Furthermore, even where access to internet exists, data is not always affordable – serving as another exclusionary factor. South Africa is reported to be among the countries with the highest data prices along with Zimbabwe, Namibia, the Seychelles and Congo Brazzaville when compared to countries such as Nigeria, Tanzania, Rwanda and Egypt. Although the Competition Commission in South Africa ordered MTN and Vodacom to reduce their mobile data prices (resulting in a 33% reduction in data prices), the price of data remains expensive for the average person.

There are also deeper social and environmental impediments that make it difficult for marganalised groups – such as young women - to participate fully and effectively in online meetings and workshops. For example, even with access to the internet and ICT infrastructure, involvement may be hampered due to homes being shared with a large number of people, making it difficult to attain conducive spaces to participate online. Furthermore, there is the additional burden of housework, such as cooking and cleaning, on women.

Where to from here for marginalised young women?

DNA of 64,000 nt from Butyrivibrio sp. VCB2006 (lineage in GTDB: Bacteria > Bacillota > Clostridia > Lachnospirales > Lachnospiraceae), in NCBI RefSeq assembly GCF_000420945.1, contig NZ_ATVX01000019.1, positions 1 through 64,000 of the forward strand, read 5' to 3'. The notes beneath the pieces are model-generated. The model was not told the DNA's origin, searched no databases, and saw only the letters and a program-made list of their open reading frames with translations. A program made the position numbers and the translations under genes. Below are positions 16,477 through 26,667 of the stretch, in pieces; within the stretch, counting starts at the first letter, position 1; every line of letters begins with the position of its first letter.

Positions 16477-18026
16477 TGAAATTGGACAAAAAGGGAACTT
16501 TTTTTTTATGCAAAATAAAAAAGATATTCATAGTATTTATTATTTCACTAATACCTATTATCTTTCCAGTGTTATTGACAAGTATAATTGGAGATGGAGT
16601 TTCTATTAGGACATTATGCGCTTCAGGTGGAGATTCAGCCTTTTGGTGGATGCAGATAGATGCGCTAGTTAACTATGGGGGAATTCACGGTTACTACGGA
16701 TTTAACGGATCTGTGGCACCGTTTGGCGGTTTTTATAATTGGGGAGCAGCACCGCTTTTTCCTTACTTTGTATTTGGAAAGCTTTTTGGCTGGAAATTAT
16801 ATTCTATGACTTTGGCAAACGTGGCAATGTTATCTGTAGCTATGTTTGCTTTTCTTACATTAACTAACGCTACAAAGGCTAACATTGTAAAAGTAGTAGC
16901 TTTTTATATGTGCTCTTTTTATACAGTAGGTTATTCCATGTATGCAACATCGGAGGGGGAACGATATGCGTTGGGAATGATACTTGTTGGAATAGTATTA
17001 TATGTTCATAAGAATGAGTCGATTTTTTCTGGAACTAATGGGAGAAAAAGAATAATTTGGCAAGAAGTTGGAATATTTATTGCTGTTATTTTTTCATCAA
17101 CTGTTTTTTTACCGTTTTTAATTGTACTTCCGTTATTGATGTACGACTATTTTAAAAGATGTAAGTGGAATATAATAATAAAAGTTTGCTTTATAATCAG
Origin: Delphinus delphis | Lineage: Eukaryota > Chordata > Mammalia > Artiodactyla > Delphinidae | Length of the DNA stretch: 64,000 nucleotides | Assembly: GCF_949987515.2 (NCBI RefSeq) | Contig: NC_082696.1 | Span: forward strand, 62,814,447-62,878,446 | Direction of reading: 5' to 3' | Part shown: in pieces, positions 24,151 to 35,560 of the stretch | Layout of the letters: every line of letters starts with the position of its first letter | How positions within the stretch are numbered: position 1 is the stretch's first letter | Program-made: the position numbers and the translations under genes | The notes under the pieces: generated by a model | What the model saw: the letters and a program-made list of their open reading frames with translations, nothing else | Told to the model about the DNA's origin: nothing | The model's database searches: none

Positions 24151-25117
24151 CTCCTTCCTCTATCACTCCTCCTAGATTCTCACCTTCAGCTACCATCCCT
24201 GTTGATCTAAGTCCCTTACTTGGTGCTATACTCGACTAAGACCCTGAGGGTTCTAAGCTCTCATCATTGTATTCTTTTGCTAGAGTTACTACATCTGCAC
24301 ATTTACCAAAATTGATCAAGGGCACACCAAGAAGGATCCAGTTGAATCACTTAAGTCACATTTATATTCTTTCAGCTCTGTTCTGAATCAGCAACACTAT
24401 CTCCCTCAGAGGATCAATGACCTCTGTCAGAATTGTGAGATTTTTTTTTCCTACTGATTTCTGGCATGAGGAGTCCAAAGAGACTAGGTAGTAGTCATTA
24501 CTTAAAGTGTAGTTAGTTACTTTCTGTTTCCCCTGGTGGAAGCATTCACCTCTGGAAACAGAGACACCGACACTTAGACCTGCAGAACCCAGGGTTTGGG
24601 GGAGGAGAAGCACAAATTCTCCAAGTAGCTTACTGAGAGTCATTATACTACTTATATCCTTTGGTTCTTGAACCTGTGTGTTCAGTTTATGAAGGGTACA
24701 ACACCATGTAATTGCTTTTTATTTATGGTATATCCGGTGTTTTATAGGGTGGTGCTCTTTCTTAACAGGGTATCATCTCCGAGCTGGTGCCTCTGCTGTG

Marginalisation of the youth – particularly young women – has resulted in their disenfranchisement and political apathy. However, this global pandemic has renewed the world’s appetite for innovation, inclusivity and new methodologies. Certainly, where there is crisis, there is opportunity. Herein lies an opportunity for us to help shape what policy participation looks like in a post Covid-19 era.

Young women should continue to increase their voices using social media and other relevant platforms and be part of agenda setting for a post-Covid-19 era. Albeit, this is contingent upon leaders and policy makers seeking out approaches that allow for inclusivity and abandon gatekeeping. Young women need to clearly articulate their needs, what works for them and what does not work. Interventions in this regard may require more accessible platforms in which young women can engage and share ideas not just among themselves but with leaders and government as well.

The UNICEF Youth Advocacy Guide can be cited as an example in this regard. This guide sought to build the skills of youth in advocacy and policy participation by looking at key aspects of advocacy (e.g. youth unemployment, gender-based violence, female gender mutilation, human rights, governance). It also includes information on research and fact finding, on reading and commenting on a policy document, on social media campaigns, on how to engage with stakeholders, and on monitoring and evaluation. It is noteworthy that this tool was co-created by Africa’s youth. These are the types of approaches that need to be scaled up for young women, taking into consideration the types of challenges and opportunities caused by the Covid-19 pandemic.